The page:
The topic around here the past few days has been the scope of the gospel. We’re so used to talking about it in terms of individual forgiveness that it’s easy to lose sight of what it’s really about. Not to mention that we don’t consistently get what the gospel looks like on an individual level either. Marc Vandersluys has been talking about this too. He asks, “Where on earth did we get this notion of Jesus ‘Your Ticket to Heaven’ Christ?” Referring to N.T. Wright’s Simply Christian, he writes:
Biblical faith, according to Wright (and others such as Dallas Willard, I believe), the belief that God is “setting the world to rights”, as Wright would put it: restoring justice, truth, beauty and spirituality (and forgiveness fits in there as well!) through the life, ministry, death and resurrection of Christ. And we play a role in this: the Church is to bring God’s future-when heaven and earth with permanently intersect or overlap–to the present. We are to live out (perhaps as practice) God’s future of justice, mercy, beauty, spirituality and forgiveness here and now. As Wright puts it, Christianity is about “life after life after death”–not about where we go when we die, but what happens after that, when the end and eternity has arrived, when creation is restored, when Jesus reigns and God once more walks among us.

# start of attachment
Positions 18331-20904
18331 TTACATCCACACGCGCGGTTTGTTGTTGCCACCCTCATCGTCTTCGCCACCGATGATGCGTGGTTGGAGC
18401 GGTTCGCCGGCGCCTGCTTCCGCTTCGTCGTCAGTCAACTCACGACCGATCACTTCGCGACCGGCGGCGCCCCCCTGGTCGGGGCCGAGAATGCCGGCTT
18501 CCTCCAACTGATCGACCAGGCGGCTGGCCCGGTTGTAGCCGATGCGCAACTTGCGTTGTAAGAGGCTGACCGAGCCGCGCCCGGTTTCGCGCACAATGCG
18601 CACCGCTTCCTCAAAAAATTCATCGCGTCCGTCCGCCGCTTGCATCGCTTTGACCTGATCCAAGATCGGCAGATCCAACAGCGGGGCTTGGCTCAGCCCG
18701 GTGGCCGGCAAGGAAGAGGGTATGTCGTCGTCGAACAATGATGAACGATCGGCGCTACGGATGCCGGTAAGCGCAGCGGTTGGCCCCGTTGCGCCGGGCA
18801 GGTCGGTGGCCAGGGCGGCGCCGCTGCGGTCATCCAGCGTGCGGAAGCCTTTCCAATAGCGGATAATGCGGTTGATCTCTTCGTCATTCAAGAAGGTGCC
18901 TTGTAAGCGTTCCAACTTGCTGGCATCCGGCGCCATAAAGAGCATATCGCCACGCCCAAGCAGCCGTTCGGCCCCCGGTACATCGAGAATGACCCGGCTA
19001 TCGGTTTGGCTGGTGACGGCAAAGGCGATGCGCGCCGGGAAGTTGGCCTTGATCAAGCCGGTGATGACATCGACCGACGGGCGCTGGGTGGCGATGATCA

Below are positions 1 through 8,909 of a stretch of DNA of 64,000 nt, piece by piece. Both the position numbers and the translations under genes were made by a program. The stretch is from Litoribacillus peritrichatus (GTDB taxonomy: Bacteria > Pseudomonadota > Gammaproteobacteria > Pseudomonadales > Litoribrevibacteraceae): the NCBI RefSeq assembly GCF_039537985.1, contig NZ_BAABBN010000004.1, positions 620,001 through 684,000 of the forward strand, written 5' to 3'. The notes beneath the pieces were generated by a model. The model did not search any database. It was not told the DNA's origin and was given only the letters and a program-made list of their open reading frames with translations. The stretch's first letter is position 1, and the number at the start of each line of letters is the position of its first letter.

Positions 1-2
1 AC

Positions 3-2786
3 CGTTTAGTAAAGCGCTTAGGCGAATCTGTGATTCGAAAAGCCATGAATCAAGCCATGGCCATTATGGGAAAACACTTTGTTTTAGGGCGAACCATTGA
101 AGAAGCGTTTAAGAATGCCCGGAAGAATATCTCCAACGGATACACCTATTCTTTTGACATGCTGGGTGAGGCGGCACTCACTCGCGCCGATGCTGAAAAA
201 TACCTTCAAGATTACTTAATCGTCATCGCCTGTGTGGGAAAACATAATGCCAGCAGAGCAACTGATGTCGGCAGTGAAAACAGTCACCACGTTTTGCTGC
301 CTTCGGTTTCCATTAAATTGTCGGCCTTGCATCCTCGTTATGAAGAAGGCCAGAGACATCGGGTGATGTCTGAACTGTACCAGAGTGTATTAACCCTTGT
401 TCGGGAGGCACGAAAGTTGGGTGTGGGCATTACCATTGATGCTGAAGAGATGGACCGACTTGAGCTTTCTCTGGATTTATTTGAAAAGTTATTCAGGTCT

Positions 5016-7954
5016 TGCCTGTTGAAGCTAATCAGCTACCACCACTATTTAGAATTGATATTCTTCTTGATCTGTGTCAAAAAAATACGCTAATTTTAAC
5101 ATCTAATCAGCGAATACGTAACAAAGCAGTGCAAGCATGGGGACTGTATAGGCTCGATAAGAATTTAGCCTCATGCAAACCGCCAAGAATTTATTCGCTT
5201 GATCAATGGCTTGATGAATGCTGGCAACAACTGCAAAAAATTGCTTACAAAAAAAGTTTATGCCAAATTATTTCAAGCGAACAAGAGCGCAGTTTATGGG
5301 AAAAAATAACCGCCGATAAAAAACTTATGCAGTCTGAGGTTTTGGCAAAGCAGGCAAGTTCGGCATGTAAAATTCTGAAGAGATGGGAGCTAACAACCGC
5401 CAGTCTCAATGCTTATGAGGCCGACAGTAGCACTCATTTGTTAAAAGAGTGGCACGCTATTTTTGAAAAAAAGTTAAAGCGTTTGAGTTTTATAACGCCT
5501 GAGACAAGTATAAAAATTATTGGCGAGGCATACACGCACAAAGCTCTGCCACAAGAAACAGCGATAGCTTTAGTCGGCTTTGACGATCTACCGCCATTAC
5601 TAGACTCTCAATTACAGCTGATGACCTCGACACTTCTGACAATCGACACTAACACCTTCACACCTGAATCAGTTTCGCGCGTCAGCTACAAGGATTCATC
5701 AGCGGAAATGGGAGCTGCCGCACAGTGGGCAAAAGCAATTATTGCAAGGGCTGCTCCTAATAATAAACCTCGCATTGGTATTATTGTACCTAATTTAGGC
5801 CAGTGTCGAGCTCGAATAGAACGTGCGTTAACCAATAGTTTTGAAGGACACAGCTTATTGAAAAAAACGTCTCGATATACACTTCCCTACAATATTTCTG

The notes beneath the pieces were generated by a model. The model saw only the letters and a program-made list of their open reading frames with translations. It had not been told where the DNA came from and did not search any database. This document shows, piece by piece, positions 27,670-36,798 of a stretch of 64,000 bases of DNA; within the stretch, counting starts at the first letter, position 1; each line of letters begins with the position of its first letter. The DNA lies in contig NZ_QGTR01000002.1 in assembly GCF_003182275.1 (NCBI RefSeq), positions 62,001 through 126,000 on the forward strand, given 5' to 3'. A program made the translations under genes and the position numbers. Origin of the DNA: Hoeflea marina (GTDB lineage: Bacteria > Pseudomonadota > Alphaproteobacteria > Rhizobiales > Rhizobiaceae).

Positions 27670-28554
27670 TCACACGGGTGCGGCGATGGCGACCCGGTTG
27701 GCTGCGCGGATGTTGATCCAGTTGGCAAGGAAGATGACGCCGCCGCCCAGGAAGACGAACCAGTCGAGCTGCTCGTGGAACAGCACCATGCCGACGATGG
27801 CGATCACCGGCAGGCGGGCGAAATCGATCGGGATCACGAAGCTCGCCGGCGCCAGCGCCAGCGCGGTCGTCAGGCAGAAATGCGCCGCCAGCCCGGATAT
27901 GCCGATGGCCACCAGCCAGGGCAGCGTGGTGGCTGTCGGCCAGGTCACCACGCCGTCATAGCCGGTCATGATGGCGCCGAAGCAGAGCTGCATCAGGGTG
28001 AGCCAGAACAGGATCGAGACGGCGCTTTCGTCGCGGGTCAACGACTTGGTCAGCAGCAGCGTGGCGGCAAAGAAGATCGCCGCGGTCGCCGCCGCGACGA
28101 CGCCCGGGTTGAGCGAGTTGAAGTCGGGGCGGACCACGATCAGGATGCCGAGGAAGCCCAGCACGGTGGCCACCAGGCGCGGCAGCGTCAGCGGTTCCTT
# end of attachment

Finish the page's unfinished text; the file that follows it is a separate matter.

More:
At their best, Reformed Christians take a very big view of redemption because they take a very big view of fallenness. If all has been created good and all has been corrupted, then all must be redeemed. God isn’t content to save souls; God wants to save bodies too. God isn’t content to save human beings in their individual activities; God wants to save social systems and economic structures too… Everything corrupt needs to be redeemed, and that includes the whole natural world, which both sings and groans…The whole world belongs to God, the whole world has fallen, the whole world needs to be redeemed – every last person, place, organization, and program; all “rocks and trees and skies and seas”; in fact, “every square inch,” as Abraham Kuyper said. The whole creation is “a theater for the mighty works of God,” first in creation and then in re-creation.
Marc writes, “God isn’t working on evacuating us from the world, leaving it to rot–God is working to restore the world, to set it right, and church (and that includes you and me) is to play a part in that!” We talk about salvation being great, but it’s even better than that. That’s why there is no one gospel presentation. It’s much different, much bigger than we may have been thinking.